Amir: Do you have contacts with NNESTs (students or professionals) in your present job? Are there many NNEST students at your institution?
Lucie: I teach international graduate students who will most likely become Teaching Assistants or faculty members at English-speaking universities. While they won’t become English teachers (most of them are Engineering doctoral students), I use my knowledge of linguistics and the US educational context to help them become more comfortable when giving conference presentations, writing academic articles, and preparing themselves for a job in the US.
Amir: How would you describe the most important contributions of non-native speaker professionals to L2 learning/teaching, and applied linguistics?
Lucie: I could tell you all the things that have already been said… But I’ll only say one thing: nonnative professionals have shaken things up, and have made people think and re-examine old concepts and models. That’s something that every good teacher should do every once in a while: re-evaluate what they know and think about how they can harmonize their teaching to our always-evolving world.
Amir: I was really impressed with your computer skills and the ability to run a couple of blogs and webpages. How did you learn all these computer skills? And what do you consider as possible advantages of integration of technology in your practice? How would you think technology might help NNESTs in their practices?
Lucie: I didn’t know anything about computer skills until I accepted to become the webmanager of our caucus! In my first “training” year, I learned how to create simple webpages and blogs. I’ve also attended several workshops at Purdue on how to integrate technology into teaching and have found it very useful. When I ask my (US and international) students to write a research paper, they all go to the Internet and copy and paste (bad) stuff from everywhere. I believe that it is to my advantage to teach students how to use the Internet efficiently, where to find useful sources, how to evaluate them, how to cite them, etc. I also enjoy teaching my students how to write not only on paper but also for an “electronic” audience (such as putting your CV online, creating a teaching portfolio, making a small website, etc.) because those are increasingly important skills today. US students may be able to learn these things intuitively or from their peers, but international students need to learn where to find these resources and how to use them effectively to reach their English-speaking audience.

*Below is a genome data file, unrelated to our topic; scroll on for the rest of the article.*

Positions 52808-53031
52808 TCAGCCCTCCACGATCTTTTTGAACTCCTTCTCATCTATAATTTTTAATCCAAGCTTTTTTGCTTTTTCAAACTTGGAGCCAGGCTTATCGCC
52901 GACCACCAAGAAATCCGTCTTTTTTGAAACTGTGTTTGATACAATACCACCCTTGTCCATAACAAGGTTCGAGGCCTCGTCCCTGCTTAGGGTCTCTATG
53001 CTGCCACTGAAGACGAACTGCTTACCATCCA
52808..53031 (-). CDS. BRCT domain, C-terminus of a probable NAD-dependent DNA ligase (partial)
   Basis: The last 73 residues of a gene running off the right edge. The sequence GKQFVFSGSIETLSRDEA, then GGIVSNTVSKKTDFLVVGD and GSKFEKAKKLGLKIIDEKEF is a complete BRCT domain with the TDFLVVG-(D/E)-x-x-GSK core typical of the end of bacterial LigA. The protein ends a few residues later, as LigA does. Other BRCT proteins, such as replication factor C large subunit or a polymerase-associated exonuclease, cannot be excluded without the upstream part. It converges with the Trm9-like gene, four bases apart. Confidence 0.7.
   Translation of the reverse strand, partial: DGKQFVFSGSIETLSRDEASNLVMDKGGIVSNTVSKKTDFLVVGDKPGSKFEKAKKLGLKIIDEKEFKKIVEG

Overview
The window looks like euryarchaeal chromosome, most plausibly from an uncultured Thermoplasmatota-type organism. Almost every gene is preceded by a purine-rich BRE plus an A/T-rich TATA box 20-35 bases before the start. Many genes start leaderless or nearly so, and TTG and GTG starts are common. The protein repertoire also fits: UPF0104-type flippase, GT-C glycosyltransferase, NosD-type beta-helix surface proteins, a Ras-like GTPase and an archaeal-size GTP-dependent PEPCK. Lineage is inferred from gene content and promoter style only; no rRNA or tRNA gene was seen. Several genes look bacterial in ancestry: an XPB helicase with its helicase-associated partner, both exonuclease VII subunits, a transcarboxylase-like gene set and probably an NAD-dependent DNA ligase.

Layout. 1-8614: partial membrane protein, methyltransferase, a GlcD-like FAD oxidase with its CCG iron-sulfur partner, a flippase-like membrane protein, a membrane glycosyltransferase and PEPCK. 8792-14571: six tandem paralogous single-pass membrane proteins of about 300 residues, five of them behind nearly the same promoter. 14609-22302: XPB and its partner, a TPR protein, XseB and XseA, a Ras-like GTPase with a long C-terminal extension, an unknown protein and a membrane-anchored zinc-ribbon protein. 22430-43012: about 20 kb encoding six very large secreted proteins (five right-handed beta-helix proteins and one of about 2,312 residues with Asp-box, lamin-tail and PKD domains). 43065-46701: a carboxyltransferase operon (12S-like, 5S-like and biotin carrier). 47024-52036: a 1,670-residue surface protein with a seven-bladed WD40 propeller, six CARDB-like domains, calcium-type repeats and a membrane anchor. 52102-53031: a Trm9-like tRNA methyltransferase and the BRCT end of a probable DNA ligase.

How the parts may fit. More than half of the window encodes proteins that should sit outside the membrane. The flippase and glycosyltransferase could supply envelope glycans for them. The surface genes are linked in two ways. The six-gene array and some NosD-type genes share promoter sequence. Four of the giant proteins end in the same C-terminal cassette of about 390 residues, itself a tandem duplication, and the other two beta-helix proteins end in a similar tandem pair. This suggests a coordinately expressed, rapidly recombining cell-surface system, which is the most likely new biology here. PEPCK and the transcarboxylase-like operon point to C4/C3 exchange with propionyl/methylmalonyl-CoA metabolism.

Amir: What are the things (if any) you would like to see the Caucus and its members initiate/do?
Lucie: Now that several people have done and are doing research on “theory,” (that NNESTs can be good teachers etc.) I think that we now need to start looking at the practical side of it. We need to do case studies about Intensive English Program administrators integrating and supporting their NNESTs, for example, or to create teacher education programs that are fully redesigned to address NNESTs issues. Now that we have the articles and books to support the theory, we need to actually start working on changing things.
Amir: Where is Lucie going from here? Future plans (personal and professional)?
Lucie: I will start working as an Assistant Professor in Applied Linguistics at a university in Toronto this summer. While this university now offers ESL courses to international and multilingual undergraduates only, my goal is to start graduate courses in the future (like the one I am currently teaching at Purdue), and maybe to create an ESL minor for English and Education students. Personally? I hope to learn a lot about Toronto and Canada and to enjoy life in my third country of adoption.
Amir: Good luck, and thanks for your time, Lucie!